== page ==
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Both the Master of Public Administration and Master of Arts in International Policy and Development are four-semester, 60-credit programs.

Start Credits Practicum Language Competency Program Chair
August or January 60 Required Required Beryl Levinger

A Learning Environment Focused on Development Practice and Policy

Our Master of Public Administration and Master of Arts in International Policy and Development share a common faculty, the same core courses, and a passion for policy and social justice. You will acquire the professional skills to lead social change and shape international development and policy.

  • All of the core courses and specializations are available to students in both degree programs. Students take classes across a broad range of disciplines.
  • Students work closely with faculty and advisors to select the degree that is most closely aligned with career goals.
  • Both degrees share an emphasis on immersive learning, curriculum flexibility, teamwork, and strong engagement between theory and practice.
  • All students work frequently on real-world problems with external clients and learning partners, both within specific classes and through semester long internships.

Core Course Work

These courses will vary slightly depending on which degree you ultimately decide to pursue.

Economics (IPD; MPA)

Credits that provide a fundamental understanding of international economics. Sample courses:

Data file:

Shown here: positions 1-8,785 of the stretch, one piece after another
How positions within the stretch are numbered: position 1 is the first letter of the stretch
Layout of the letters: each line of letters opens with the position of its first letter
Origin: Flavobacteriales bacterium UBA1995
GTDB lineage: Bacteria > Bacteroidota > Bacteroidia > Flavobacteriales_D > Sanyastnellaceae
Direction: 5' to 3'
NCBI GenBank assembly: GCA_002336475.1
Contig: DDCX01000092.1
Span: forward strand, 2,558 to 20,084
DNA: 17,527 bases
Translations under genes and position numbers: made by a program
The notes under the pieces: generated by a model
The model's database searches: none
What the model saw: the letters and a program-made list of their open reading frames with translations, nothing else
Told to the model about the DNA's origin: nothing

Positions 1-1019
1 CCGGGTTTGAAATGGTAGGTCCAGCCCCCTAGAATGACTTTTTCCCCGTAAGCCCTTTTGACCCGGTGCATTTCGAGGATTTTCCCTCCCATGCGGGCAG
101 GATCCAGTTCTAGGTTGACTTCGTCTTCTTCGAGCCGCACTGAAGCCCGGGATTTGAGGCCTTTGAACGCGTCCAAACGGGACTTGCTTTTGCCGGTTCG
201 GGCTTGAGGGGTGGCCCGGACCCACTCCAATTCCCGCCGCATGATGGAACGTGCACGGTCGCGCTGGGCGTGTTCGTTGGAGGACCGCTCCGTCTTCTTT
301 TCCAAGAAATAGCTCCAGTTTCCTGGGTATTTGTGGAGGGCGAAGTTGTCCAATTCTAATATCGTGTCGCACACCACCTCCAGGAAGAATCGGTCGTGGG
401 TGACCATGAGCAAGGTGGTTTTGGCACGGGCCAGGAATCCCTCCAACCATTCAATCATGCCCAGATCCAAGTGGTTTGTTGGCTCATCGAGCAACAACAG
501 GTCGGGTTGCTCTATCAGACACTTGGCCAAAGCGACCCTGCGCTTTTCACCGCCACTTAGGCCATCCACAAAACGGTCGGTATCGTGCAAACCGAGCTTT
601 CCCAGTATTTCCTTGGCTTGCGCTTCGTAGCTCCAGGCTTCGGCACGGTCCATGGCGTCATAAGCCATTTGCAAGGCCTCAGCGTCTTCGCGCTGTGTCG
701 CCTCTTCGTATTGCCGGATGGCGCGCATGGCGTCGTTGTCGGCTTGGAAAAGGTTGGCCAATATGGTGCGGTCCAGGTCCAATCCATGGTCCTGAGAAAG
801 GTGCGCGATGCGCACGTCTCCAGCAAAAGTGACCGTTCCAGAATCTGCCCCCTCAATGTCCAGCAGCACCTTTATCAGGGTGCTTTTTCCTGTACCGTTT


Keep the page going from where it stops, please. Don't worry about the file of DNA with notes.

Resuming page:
• Development Economics
  • Environmental and Natural Resource Economics
  • International Trade: Theory and Practice

Introduction to Policy and Data Analysis (IPD; MPA)

This required course provides a foundational skill set teaching students to conceptualize problems using quantitative information in the policy sphere.

Development Paradigms, Discourses, and Theories (IPD; MPA)

Credits that focus on development, practice, and policy. Sample courses:

  • Development, Theory, and Practice
  • Introduction to Conflict Resolution
  • Politics of Development
  • Power, Social Change, and Organizations

Management and Leadership (MPA)

Credits that focus on management of nonprofit or governmental organizations. Sample courses:

  • Leading a Social Change Organization (SCO)
  • Organizational Sustainability

Finance and Administration (MPA)

Credits that build competency in organizational administration. Sample courses:

  • Finance Fundamentals of Nonprofit and Social Change Organizations
  • Organizational Sustainability for Social Change Organizations

Program Evaluation for Social Change Organizations (MPA)

This required course for the MPA introduces evaluation approaches for public sector and NGOs engaged in social change, poverty alleviation, education, health and development work.

Seminars and Applied Practice Workshops (IPD; MPA)

Research seminars and applied practice course work focused on development knowledge and skills in relevant areas of policy careers. Sample courses:

  • Proposal Writing for International Development
  • Behavior Changing Strategies in Public Health
  • US Immigration Policy in the 21st century
  • Negotiating Global Development Policy
  • Qualitative Data Analysis

Seminar (IPD)

Research seminars focused on development knowledge and skills in relevant areas of policy careers. Sample courses:

  • Latin America: Development Challenges & Public Policy
  • Women’s Human rights in a Multicultural World
  • Foreign Policy, Trade & Development in East Asia
  • Integrated Theory, Research & Practice

Electives